Mindful of strong interdependencies linking clinical features to one another within drug categories, the study estimates are based upon a generalized linear model, generalized estimating equations (GLM/GEE), multivariate response profile analysis of the clinical feature binary variables, with the logit link function (Liang, Zeger, & Qaqish, 1992; Anthony et al., 2005). Under a ‘common slope’ specification for this GLM/GEE model, information is borrowed across all available clinical features to yield a single estimate of the degree to which adolescent-onset users might be at excess (or reduced) risk of experiencing clinical features, as compared to adult-onset users, among the pool of recent-onset users for each drug compound or group. During estimation of this ‘common slope’ RR estimate, additional covariates are added to the model to hold constant potentially confounding characteristics such as sex, race-ethnicity, yielding a covariate-adjusted estimate of the relative risk (aRR). Next, a drug- and feature-specific slope model probes for a possibility that some clinical features have emerged more rapidly than others among the adolescent-onset as compared to the adult-onset users. All estimates involved an application of the NSDUH analysis weights with Taylor series linearization to accommodate the multi-stage nested cluster sampling plan.
According to ‘common slope’ models without covariates (Table 1), adolescent-onset cannabis users were an estimated 2–4 times more likely to experience clinical features within 24 months after first use as compared to their adult-onset counterparts (estimated crude relative risk, RR=3.0, p<0.001). An association of similar magnitude was observed for recent-onset users of inhalant drugs (RR=3.2, p<0.001). With the ‘hallucinogens’ group as the sole exception, all corresponding unadjusted RR estimates for other drugs also were statistically significant at p<0.05, but adolescent excess risk was slightly smaller: cocaine (including crack), RR=1.6; psychostimulants other than cocaine, RR=1.7; analgesic compounds, RR=1.7; anxiolytic medicines, RR=2.2 (Table 1). Estimates were essentially unchanged with covariate adjustment for sex and race/ethnicity.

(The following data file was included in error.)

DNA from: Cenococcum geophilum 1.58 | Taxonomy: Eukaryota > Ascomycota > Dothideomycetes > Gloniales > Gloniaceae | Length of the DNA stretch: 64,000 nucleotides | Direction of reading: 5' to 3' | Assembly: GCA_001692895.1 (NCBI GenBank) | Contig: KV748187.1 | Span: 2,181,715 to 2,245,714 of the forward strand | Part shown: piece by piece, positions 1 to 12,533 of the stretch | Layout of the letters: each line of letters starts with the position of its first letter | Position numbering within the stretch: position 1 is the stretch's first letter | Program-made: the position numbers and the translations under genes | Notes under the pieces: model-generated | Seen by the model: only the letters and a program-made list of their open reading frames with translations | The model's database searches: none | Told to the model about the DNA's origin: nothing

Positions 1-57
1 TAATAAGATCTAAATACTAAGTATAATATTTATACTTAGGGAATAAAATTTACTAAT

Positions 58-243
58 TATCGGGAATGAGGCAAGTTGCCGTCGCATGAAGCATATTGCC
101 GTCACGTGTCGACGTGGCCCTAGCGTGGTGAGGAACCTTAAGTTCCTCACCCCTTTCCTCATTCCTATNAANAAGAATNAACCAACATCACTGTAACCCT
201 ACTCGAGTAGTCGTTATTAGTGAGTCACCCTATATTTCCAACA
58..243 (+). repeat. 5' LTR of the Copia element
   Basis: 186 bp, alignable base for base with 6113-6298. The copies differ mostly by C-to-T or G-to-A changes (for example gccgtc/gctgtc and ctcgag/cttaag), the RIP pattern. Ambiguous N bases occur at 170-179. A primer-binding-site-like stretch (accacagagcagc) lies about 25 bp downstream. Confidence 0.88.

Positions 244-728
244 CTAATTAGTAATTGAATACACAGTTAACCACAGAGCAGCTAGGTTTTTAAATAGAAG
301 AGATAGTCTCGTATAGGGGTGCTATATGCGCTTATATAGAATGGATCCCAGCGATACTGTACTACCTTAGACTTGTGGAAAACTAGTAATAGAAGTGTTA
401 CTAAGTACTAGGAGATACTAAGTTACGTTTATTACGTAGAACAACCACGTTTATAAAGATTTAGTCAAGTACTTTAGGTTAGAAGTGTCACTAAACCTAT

For cannabis, adolescent-onset users more rapidly developed virtually all of the clinical features under study, as shown in Table 2. With respect to cocaine, especially prominent excess risk was seen among adolescent-onset users for ‘emotional problems’ (see G in Table 2: aRR=2.4; p=0.005) and ‘reduced activities’ (B: aRR=1.9; p=0.01). Five clinical features occurred more often among adolescent-onset users of analgesics as compared with their adult-onset counterparts: the excess risk was strongest in magnitude and most statistically robust for ‘getting over the effects’ (B: aRR=7.3; p=0.001). Among recent-onset extra-medical users of anxiolytic medicines, the excess risk for adolescents was most substantial for ‘unable to keep to limits’ (see C in Table 2: aRR=13.3) and was statistically robust (p=0.001).
In summary, based upon these US data about experiences of a nationally representative sample of recent-onset drug users during 2000–2, we confirm an excess risk of developing clinical features associated with drug dependence when extra-medical drug use starts before age 18 versus during adulthood, for all drug groups under study except for hallucinogens. we observed statistically robust excess risk of clinical features of drug dependence (and associated problems) among adolescent recent onset users (age 11–17 years old), as compared to adult recent-onset users (age 18+) for all drugs studied except the NSDUH hallucinogens group. As shown in Table 2, adolescent excess risk was most pronounced in relation to the drug ‘hangover’ (e.g., how much time was spent ‘getting over’ the drug effects) and tolerance with a behavioral or neuroadaptational substrate (e.g., needing more drug to achieve the same effect; using the same amount but getting less effect).